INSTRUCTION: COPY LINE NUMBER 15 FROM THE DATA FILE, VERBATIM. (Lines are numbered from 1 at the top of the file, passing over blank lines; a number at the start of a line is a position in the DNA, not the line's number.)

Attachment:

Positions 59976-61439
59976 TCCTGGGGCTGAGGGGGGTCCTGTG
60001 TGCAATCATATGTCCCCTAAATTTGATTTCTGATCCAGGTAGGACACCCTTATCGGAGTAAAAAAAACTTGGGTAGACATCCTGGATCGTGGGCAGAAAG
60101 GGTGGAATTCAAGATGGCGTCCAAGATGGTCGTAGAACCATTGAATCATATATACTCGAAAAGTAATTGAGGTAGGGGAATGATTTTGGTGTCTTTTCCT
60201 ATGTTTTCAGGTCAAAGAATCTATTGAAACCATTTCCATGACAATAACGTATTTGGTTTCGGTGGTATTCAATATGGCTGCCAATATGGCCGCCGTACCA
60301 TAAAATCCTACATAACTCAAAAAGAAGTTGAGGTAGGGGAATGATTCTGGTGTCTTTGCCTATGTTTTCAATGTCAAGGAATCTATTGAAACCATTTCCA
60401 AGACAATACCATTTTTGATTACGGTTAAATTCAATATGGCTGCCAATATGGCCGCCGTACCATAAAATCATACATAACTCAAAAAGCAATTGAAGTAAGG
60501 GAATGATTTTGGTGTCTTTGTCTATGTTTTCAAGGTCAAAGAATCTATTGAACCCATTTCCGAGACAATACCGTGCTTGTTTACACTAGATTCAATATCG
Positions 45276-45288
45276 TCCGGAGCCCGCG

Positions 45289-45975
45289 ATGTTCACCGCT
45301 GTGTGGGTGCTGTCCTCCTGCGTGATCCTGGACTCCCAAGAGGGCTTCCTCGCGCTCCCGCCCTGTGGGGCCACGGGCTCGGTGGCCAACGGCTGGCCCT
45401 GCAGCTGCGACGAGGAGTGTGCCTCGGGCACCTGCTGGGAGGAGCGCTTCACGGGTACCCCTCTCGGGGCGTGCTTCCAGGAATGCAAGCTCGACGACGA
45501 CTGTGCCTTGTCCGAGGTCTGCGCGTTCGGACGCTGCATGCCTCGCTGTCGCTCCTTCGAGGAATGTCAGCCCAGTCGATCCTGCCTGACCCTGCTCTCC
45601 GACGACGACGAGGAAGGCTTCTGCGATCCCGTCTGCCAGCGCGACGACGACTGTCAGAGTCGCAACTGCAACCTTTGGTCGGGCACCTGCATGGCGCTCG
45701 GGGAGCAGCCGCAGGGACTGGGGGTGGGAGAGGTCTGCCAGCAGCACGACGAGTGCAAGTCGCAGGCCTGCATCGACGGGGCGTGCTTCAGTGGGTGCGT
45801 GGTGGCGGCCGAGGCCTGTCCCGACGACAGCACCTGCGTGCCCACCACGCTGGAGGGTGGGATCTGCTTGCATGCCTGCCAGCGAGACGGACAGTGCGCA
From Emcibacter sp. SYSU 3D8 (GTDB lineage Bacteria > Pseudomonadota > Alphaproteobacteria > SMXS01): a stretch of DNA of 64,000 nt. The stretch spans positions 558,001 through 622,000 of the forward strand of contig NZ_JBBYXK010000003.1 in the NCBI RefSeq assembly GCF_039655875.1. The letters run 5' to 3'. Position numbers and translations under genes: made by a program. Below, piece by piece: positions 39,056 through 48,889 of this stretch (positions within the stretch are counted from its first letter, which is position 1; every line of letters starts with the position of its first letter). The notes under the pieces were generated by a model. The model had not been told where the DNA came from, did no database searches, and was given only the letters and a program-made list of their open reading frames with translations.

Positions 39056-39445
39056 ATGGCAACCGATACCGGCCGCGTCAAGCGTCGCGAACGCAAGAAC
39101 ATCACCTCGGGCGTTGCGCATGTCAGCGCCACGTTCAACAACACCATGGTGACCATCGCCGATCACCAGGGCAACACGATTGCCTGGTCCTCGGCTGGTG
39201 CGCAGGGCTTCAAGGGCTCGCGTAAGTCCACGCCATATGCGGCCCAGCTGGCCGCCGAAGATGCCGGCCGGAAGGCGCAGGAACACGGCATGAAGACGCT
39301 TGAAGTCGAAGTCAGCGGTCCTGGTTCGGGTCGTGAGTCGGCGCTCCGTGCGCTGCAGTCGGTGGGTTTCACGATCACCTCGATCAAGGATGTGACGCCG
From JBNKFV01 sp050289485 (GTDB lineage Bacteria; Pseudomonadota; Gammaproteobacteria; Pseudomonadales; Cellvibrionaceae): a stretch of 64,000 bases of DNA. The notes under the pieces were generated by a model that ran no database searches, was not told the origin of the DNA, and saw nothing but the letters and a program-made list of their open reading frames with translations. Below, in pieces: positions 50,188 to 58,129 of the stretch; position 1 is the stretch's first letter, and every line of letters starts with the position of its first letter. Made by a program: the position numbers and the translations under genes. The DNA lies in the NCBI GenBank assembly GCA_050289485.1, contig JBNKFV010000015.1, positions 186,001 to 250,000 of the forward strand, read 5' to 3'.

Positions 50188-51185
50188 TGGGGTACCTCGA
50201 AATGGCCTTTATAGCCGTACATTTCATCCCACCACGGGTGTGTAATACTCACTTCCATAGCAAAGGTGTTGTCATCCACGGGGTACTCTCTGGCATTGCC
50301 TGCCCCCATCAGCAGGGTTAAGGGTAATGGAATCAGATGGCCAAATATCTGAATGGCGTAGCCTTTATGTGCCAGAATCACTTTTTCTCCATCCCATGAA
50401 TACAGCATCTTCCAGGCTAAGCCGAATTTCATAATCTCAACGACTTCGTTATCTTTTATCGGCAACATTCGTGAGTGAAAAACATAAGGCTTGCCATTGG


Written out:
45501 CTGTGCCTTGTCCGAGGTCTGCGCGTTCGGACGCTGCATGCCTCGCTGTCGCTCCTTCGAGGAATGTCAGCCCAGTCGATCCTGCCTGACCCTGCTCTCC